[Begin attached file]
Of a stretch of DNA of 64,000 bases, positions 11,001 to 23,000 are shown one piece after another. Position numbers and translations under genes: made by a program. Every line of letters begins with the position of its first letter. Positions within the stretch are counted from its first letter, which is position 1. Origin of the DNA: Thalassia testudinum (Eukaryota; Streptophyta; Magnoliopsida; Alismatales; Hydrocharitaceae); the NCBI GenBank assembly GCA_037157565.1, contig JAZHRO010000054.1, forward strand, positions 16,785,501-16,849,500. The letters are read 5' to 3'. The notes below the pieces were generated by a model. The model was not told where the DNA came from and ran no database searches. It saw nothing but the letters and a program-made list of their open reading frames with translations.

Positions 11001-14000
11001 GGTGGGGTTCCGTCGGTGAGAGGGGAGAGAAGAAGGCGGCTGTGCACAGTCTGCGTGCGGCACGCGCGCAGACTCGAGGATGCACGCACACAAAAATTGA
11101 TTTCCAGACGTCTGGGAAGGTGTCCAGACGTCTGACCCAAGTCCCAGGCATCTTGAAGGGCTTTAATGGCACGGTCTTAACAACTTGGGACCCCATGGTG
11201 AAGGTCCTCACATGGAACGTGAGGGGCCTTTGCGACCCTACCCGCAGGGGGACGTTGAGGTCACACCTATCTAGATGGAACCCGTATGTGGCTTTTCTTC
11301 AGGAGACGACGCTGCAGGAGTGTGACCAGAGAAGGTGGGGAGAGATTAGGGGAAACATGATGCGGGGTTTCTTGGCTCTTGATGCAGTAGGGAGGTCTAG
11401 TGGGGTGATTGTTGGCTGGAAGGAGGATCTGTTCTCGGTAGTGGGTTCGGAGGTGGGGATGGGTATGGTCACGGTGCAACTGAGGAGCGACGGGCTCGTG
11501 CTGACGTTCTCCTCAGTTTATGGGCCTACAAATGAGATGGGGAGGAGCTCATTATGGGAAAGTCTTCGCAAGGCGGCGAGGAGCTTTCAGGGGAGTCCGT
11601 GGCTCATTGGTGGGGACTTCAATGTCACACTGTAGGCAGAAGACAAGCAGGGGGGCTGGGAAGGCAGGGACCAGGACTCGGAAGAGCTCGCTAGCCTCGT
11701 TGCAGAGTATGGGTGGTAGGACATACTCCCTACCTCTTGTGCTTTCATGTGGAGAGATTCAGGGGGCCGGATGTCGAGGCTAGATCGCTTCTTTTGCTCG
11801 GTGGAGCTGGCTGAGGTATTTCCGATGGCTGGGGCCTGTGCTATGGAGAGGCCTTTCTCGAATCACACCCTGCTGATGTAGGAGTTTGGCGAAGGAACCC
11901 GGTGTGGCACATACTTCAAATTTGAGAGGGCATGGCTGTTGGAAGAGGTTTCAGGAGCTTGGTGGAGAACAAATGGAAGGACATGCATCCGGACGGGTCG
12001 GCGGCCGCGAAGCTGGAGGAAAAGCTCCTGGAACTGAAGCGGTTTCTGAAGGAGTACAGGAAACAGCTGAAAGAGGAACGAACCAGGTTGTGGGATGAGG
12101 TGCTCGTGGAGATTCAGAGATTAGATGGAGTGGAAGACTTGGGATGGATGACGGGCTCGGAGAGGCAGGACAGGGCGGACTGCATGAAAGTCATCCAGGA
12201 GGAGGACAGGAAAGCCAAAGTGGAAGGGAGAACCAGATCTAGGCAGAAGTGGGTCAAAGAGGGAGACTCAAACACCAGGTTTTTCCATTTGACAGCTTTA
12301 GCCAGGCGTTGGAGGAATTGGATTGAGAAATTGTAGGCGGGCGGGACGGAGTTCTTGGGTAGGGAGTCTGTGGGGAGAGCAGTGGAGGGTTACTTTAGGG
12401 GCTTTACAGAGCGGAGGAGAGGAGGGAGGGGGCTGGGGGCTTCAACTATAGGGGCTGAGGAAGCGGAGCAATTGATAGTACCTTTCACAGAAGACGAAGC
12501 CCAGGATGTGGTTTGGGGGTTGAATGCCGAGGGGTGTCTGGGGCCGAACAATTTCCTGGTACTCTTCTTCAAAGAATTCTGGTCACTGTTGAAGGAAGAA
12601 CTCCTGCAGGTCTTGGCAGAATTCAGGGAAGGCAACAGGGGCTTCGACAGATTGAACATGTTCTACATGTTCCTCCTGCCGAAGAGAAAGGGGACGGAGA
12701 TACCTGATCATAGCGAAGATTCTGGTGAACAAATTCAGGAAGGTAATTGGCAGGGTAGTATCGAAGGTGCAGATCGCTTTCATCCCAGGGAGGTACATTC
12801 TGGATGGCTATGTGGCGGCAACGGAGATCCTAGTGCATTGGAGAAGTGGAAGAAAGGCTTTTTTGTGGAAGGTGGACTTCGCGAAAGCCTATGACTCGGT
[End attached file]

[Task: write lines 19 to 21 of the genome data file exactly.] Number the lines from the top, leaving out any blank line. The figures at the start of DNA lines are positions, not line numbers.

12601 CTCCTGCAGGTCTTGGCAGAATTCAGGGAAGGCAACAGGGGCTTCGACAGATTGAACATGTTCTACATGTTCCTCCTGCCGAAGAGAAAGGGGACGGAGA
12701 TACCTGATCATAGCGAAGATTCTGGTGAACAAATTCAGGAAGGTAATTGGCAGGGTAGTATCGAAGGTGCAGATCGCTTTCATCCCAGGGAGGTACATTC
12801 TGGATGGCTATGTGGCGGCAACGGAGATCCTAGTGCATTGGAGAAGTGGAAGAAAGGCTTTTTTGTGGAAGGTGGACTTCGCGAAAGCCTATGACTCGGT